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ing quite merry like, I had the feeling Miss Dorton said he must n't because, if more than once that people were mean- he did, it would be a victory for the enedering about outside. I had just finished mies of humanity. Mr. Parable said clearing away, and cook was making the something about "humanity" which I did coffee, when there came a knock at the n't rightly hear; but, whatever it was, it door.

started Miss Dorton crying, and Miss “Who 's that?” says Mr. Parable, “I Bulstrode called Mr. Parable a “blind am not at home to any one.”

Samson” who had had his hair cut by "I 'll see," I says. And on my way I designing minx who had been hired to do slipped into the kitchen.

it. “Coffee for one, cook," I says, and she It was all French to me, but cook was understood. Her cap and apron were drinking in every word, and when she hanging behind the door. I Aung them returned from taking them in their cofacross to her, and she caught them; and fee, she made no bones about it, but took then I opened the front door.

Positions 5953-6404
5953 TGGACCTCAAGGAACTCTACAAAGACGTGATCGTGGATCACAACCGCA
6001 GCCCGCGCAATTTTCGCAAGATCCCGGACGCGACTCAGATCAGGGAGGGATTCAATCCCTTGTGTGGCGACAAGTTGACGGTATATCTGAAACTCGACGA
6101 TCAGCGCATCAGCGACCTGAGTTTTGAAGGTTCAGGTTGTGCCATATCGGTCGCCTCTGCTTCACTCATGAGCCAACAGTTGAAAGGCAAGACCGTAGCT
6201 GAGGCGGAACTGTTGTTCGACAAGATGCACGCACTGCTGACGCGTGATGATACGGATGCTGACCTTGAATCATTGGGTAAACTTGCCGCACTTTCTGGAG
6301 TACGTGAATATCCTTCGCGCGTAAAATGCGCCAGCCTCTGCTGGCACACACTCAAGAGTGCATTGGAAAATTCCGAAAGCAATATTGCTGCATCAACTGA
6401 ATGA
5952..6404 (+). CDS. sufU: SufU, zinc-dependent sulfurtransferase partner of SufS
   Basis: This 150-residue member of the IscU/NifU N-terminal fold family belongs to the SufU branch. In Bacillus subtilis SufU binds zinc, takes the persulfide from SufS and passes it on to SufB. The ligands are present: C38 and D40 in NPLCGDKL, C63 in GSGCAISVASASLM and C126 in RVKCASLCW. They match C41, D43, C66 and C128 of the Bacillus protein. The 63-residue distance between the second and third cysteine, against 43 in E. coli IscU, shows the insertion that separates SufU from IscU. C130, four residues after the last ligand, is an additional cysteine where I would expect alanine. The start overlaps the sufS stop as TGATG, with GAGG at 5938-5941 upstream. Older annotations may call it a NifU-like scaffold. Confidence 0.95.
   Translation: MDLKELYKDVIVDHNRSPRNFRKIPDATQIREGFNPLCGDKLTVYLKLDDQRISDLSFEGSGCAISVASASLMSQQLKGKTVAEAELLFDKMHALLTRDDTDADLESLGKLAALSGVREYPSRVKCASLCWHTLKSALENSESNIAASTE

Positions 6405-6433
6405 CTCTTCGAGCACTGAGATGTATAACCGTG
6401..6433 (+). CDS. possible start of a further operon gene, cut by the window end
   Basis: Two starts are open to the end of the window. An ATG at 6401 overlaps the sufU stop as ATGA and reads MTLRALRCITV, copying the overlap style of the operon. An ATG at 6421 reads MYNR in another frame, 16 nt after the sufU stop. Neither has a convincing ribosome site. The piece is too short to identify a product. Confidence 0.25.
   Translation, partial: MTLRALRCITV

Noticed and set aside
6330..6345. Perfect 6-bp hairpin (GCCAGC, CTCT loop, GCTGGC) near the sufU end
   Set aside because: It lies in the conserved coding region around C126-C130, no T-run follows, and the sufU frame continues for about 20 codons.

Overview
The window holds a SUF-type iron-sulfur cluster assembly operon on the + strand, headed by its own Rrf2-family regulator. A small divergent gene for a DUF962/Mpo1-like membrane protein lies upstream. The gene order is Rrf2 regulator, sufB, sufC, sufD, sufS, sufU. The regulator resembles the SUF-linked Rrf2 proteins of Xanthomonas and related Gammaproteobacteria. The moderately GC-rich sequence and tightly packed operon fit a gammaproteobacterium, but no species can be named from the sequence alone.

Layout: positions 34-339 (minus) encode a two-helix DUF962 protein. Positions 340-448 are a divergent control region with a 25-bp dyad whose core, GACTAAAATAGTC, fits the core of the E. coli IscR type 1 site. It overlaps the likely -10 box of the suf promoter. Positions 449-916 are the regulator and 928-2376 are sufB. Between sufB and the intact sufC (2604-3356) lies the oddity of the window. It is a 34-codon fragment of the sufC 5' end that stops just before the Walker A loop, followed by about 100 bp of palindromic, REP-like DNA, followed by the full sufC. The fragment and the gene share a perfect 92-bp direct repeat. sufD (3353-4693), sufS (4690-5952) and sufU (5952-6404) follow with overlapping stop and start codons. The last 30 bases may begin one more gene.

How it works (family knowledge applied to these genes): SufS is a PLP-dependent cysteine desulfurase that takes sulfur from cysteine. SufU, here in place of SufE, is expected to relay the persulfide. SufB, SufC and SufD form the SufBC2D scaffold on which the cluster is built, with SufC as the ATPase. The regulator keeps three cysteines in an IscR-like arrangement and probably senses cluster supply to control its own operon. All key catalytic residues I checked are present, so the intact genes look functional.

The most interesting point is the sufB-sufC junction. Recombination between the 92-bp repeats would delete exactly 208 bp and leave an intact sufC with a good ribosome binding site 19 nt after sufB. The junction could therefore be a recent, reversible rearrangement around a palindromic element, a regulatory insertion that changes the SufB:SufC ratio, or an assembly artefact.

up her place at the door, with her ear to They pushed past me without speaking, the keyhole. and went straight into the parlor. And It was Mr. Quincey that got them all they did n't waste many words on him, quiet, and then he began to explain things. either.

It seemed that if they could only find a "Where is she?" asked Miss Bulstrode. certain gentleman and persuade him to "Where 's who?" says Mr. Parable. come forward and acknowledge that he "Don't lie about it," said Miss Bul

began a row, that then all would be well. strode, making no effort to control her- Mr. Quincey would be fined forty shilself. “The hussy you've been dining lings, and Mr. Parable's name would with?"

never appear. Failing that, Mr. Parable, Do you mean Mrs. Meadows ?” says according to Mr. Quincey, could do his Mr. Parable.

fourteen days himself. I thought she was going to shake him. "I 've told you once,” says Mr. Para"Where have you hidden her?” she says. ble, “and I tell you again, that I don't